Updated: Aug 14, 2020
Photo credit: Gideon Langat
It was August 2017, my first day in a new job leading several country offices across Sub-Saharan Africa. I had the morning with my predecessor, an old hand in the industry and five years in charge of the region under his belt. There would then be an all-staff meeting where I would up stand in front of the Kenyan country office and make my inaugural speech.
"Hi, I’ve never worked in the travel industry before, been a Regional Manager, or worked in the private sector since 2004, but don’t worry, I am absolutely the right person to lead you." No, that wouldn’t do.
My employers were most worried about me, a young(ish) white British woman, managing old(er) black Kenyan men and women of significant travel expertise and experience. THAT hadn’t even crossed my mind. Now my palms were really sweating.
I had plenty of experience leading diverse teams – in terms of age, experience and background – across Africa and beyond. What made it work was acknowledging our differences and uniting around a common purpose, bringing our varied complementary skills and experience to the table. Without ego, without chips on our shoulders, without fear.
So, I addressed the elephant in the room while highlighting what I would bring to the table. "No, I haven’t worked in tourism since I was teenager. But I share this company’s travel philosophy so closely, that I have travelled on its group tours in 8 of the last 10 years. I’m so passionate about the brand and what it stands for, that I am one of our most loyal customers."
"I know what makes our tours exceptional (you guys) and I am passionate about ensuring we are always pulling together and pushing past our best to make them extraordinary."
"I’ve led cross-functional teams of experts across Africa and beyond despite not having a clue how to do their jobs, and it hasn’t mattered because they have. I need you to support me by stepping up, to do your jobs to the best of your ability, as I can’t. I need you to make time to brief me into your world. My first job is to listen and learn fast. Bring me your challenges, I may not be able to fix them all, but that’s not my job. I will support you to fix them. I trust you as the experts in your fields. Trust me to hold our uniting vision for excellence, an enabling environment for innovation and growth and to have your backs so you can play full out."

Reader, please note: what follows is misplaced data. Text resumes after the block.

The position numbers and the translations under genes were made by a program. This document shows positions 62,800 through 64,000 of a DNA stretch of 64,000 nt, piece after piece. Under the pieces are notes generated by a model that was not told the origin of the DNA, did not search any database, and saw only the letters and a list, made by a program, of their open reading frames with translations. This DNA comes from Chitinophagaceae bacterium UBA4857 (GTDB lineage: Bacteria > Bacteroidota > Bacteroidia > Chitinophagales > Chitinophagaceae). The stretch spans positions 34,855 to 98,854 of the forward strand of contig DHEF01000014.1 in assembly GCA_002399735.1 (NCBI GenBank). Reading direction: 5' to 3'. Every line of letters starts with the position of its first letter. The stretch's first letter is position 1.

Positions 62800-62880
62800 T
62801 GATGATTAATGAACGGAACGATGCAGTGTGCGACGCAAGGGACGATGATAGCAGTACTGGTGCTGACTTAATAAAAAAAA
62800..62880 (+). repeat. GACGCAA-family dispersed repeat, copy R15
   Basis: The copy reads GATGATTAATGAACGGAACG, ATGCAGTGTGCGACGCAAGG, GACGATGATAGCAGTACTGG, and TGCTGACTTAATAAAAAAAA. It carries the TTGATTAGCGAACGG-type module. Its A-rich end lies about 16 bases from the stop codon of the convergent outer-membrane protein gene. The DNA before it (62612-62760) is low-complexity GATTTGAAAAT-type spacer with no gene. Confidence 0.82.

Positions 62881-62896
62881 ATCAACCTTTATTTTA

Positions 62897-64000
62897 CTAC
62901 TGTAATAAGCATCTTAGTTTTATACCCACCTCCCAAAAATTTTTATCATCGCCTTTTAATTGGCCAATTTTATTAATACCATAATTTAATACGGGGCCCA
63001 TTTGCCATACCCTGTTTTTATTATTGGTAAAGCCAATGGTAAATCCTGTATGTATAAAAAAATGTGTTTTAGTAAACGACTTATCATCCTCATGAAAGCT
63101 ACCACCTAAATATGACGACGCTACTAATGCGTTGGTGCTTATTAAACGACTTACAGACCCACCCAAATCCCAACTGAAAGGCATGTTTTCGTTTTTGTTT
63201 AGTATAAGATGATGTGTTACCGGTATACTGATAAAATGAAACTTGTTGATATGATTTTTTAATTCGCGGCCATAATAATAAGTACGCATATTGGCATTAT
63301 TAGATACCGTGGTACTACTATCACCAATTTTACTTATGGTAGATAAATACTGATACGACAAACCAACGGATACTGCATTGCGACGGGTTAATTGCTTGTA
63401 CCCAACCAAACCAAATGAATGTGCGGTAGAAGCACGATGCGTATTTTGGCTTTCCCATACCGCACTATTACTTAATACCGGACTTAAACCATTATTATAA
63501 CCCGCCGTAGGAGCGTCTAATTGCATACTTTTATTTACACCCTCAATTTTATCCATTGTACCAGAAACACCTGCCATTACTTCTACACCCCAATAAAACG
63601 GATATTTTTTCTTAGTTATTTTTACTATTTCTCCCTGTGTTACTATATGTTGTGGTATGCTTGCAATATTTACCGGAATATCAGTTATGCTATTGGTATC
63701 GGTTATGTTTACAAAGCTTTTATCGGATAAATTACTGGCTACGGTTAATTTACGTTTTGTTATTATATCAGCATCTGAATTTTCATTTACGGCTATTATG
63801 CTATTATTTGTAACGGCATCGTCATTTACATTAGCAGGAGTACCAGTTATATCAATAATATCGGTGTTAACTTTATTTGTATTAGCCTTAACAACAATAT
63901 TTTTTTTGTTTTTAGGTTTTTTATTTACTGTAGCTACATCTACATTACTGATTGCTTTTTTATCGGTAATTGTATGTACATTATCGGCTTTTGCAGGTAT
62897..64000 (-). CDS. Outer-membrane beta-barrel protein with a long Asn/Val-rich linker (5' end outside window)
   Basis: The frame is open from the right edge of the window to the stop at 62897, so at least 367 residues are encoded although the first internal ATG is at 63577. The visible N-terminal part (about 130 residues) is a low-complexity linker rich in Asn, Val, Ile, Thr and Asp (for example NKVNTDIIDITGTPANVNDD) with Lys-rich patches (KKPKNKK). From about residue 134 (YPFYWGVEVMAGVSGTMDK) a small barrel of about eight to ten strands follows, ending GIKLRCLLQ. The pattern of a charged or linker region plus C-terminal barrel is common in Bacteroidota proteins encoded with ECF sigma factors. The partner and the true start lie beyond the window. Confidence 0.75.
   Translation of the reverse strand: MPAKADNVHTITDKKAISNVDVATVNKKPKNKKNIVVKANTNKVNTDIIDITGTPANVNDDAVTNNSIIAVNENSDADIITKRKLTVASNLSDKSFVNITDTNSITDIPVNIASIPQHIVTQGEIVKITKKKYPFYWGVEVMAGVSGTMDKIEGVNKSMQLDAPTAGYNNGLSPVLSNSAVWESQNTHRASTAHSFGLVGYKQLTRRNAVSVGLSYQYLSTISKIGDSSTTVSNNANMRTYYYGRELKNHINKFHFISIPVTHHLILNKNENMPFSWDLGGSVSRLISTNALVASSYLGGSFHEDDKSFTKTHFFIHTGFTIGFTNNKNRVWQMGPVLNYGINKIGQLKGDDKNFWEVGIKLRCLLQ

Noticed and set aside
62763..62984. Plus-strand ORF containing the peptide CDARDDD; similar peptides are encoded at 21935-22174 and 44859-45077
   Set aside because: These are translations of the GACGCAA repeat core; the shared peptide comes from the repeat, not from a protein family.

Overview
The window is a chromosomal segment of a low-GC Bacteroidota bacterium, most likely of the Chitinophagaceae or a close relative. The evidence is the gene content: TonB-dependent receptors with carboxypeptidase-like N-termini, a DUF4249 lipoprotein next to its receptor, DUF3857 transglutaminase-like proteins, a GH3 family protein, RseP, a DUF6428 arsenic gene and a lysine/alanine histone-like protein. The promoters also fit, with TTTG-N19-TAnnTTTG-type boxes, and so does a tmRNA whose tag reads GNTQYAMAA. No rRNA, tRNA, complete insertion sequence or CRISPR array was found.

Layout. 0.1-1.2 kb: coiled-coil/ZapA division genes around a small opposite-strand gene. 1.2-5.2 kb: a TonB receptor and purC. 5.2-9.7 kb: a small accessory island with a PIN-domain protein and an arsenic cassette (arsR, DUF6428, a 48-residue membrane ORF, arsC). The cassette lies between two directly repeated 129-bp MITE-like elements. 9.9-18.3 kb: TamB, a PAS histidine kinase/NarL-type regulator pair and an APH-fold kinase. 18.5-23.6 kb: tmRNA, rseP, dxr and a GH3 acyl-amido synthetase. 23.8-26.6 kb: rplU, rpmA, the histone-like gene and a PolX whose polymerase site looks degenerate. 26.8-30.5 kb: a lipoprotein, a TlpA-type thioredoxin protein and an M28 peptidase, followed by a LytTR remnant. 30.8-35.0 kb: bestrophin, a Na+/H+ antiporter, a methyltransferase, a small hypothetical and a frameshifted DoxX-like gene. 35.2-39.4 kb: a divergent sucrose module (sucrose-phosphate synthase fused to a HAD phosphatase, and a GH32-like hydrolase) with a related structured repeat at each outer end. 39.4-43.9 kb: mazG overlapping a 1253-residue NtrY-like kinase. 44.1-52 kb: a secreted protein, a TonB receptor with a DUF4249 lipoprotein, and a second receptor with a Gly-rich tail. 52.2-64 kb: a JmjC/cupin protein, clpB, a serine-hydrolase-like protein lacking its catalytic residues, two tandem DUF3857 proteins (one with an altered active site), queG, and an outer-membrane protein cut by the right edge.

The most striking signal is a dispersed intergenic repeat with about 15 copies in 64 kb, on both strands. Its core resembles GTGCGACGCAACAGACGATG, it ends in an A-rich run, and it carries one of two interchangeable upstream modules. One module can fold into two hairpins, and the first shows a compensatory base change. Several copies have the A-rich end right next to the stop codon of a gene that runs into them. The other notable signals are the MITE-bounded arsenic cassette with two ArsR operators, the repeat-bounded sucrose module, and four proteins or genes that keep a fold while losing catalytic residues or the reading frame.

Then I finished the speech in embarrassingly broken Swahili – to demonstrate I was willing to get stuck in and try while showing my vulnerabilities.
The response was phenomenal – I have never worked with a team of such passionate, loyal, hardworking and happy individuals, united as family. Together we used travel as a real sustainable force for good in the region.
I was able to do this as I was empowered, my manager endowed on me full trust, flexibility, and had my back when I needed it the most.
What was happening when you last felt empowered? How can you replicate that with your team this week?
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